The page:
“Now as regards Athaliah the mother of Ahaziah, she saw that her son had died. So she rose up and destroyed all the offspring of the kingdom.” So begins chapter 11 of 2 Kings. Not a very nice person at all. It demonstrates what happens when the moral fiber of civilization breaks down so thoroughly, that a completely worthless person ends up ruling. Although today women in government have proven themselves very capable, back in the days of the Kings of Israel and Judah, a female ruler was not permitted under God’s law. But the gender of the person being spoken of is not the issue here. It is the thoroughly corrupt character of the individual.
What I found of particular interest was the response that Athaliah had when she got her comeuppance. To set up the scene, Athaliah had actually mistakenly overlooked one of the king’s offspring that had been hidden away for a few years. Then, in a highly secured and regal moment, the young man is introduced to the public. What was Athaliah’s response? As stated in verse 14: “Then she saw, and there the king was standing by the pillar according to the custom, and the chiefs and the trumpets by the king, and all the people of the land rejoicing and blowing the trumpets. Immediately Athaliah ripped her garments apart and began crying: ‘Conspiracy! Conspiracy!’”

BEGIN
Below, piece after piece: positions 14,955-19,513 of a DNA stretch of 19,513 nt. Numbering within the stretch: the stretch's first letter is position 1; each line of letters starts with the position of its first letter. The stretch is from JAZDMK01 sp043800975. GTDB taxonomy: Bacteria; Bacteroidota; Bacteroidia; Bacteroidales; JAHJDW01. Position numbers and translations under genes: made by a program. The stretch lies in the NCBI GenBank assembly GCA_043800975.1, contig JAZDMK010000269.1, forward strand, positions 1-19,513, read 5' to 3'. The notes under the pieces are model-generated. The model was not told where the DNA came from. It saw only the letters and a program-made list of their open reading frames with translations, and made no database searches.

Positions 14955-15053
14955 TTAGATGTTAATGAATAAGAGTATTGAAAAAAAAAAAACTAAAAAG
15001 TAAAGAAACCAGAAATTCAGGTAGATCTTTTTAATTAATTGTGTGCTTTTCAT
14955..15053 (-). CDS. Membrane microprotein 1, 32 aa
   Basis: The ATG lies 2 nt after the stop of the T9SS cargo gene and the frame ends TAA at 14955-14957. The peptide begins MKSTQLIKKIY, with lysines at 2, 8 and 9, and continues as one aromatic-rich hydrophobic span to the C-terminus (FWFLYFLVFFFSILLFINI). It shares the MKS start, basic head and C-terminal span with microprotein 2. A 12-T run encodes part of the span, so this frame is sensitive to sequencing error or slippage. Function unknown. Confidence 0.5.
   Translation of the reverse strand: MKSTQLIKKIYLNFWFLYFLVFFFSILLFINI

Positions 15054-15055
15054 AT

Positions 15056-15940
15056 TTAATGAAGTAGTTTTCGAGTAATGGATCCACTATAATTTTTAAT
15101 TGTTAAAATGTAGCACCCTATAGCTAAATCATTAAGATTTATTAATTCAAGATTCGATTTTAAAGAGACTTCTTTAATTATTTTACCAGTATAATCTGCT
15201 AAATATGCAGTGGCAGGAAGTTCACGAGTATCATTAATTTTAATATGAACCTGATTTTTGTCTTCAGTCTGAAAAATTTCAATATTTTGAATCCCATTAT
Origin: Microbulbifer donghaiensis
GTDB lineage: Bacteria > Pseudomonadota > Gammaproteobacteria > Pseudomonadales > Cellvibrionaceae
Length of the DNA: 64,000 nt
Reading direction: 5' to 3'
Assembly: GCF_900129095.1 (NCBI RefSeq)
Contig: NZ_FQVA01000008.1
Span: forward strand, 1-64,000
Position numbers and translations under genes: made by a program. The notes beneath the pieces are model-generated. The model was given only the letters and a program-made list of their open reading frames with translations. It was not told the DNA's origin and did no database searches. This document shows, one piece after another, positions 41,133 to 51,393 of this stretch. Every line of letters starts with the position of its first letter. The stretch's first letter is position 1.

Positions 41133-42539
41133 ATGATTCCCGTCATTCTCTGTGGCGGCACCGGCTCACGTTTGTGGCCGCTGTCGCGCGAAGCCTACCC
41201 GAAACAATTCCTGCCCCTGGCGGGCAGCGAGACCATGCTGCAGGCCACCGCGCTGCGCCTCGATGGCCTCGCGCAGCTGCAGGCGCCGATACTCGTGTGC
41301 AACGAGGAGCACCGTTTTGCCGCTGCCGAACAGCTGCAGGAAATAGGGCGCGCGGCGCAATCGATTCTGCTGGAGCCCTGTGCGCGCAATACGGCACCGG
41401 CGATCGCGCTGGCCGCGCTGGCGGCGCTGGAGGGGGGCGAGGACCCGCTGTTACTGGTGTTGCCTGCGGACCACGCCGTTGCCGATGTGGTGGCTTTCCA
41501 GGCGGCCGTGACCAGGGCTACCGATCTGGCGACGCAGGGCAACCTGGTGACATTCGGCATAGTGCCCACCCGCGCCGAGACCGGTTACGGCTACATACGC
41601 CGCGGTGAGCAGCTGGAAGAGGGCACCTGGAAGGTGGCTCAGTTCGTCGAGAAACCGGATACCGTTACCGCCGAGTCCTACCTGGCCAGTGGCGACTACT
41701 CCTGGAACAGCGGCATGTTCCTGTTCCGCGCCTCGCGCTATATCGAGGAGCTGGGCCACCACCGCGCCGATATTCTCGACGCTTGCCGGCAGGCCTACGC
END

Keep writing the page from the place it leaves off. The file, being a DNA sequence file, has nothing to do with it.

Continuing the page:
If anything, she was the last person that ought to be proclaiming “conspiracy!” She was illegally ruling the land and only because she murdered the deserving ones. Her punishment was death by the sword.
What about today? The second Psalm prophetically speaks of the nations becoming agitated because of God installing the rightful rule of his son, Jesus Christ. The nations actually think they can fight against God himself (vs.3). It is no wonder God laughs at them (vs.4). The result is the removal of all rule by man so that God tells Jesus (vs.8) “I will give nations as your inheritance and the ends of the earth as your possession.” Thereafter, Jesus “will break them [the nations] with an iron scepter, and you will smash them like a piece of pottery.” (vs.9)
More so now than any other time, I am compelled to sympathize with the apostle John when he pleaded, “Amen! Come, Lord Jesus.” (Revelation 22:20)